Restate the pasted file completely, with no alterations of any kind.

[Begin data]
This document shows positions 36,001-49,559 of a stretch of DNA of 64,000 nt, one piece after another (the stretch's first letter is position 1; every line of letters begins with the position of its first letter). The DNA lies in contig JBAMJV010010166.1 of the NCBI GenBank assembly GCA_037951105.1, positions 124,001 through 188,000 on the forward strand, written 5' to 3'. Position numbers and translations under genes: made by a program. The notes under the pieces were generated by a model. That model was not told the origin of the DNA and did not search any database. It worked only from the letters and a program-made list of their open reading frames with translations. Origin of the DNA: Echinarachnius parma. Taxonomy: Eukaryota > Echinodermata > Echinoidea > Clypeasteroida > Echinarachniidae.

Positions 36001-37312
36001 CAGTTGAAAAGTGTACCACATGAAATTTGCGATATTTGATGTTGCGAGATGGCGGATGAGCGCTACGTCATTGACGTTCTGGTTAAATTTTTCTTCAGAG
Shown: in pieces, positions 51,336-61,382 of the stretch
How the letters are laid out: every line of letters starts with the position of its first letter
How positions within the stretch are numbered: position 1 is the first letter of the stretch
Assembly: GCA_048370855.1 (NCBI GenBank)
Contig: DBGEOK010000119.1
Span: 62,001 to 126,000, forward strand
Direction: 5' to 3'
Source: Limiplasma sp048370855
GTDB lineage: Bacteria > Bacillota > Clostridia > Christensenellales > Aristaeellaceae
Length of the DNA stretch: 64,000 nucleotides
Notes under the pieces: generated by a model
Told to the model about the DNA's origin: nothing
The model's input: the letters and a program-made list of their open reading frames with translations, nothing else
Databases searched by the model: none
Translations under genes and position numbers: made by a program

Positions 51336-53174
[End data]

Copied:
This document shows positions 36,001-49,559 of a stretch of DNA of 64,000 nt, one piece after another (the stretch's first letter is position 1; every line of letters begins with the position of its first letter). The DNA lies in contig JBAMJV010010166.1 of the NCBI GenBank assembly GCA_037951105.1, positions 124,001 through 188,000 on the forward strand, written 5' to 3'. Position numbers and translations under genes: made by a program. The notes under the pieces were generated by a model. That model was not told the origin of the DNA and did not search any database. It worked only from the letters and a program-made list of their open reading frames with translations. Origin of the DNA: Echinarachnius parma. Taxonomy: Eukaryota > Echinodermata > Echinoidea > Clypeasteroida > Echinarachniidae.

Positions 36001-37312
36001 CAGTTGAAAAGTGTACCACATGAAATTTGCGATATTTGATGTTGCGAGATGGCGGATGAGCGCTACGTCATTGACGTTCTGGTTAAATTTTTCTTCAGAG
Shown: in pieces, positions 51,336-61,382 of the stretch
How the letters are laid out: every line of letters starts with the position of its first letter
How positions within the stretch are numbered: position 1 is the first letter of the stretch
Assembly: GCA_048370855.1 (NCBI GenBank)
Contig: DBGEOK010000119.1
Span: 62,001 to 126,000, forward strand
Direction: 5' to 3'
Source: Limiplasma sp048370855
GTDB lineage: Bacteria > Bacillota > Clostridia > Christensenellales > Aristaeellaceae
Length of the DNA stretch: 64,000 nucleotides
Notes under the pieces: generated by a model
Told to the model about the DNA's origin: nothing
The model's input: the letters and a program-made list of their open reading frames with translations, nothing else
Databases searched by the model: none
Translations under genes and position numbers: made by a program

Positions 51336-53174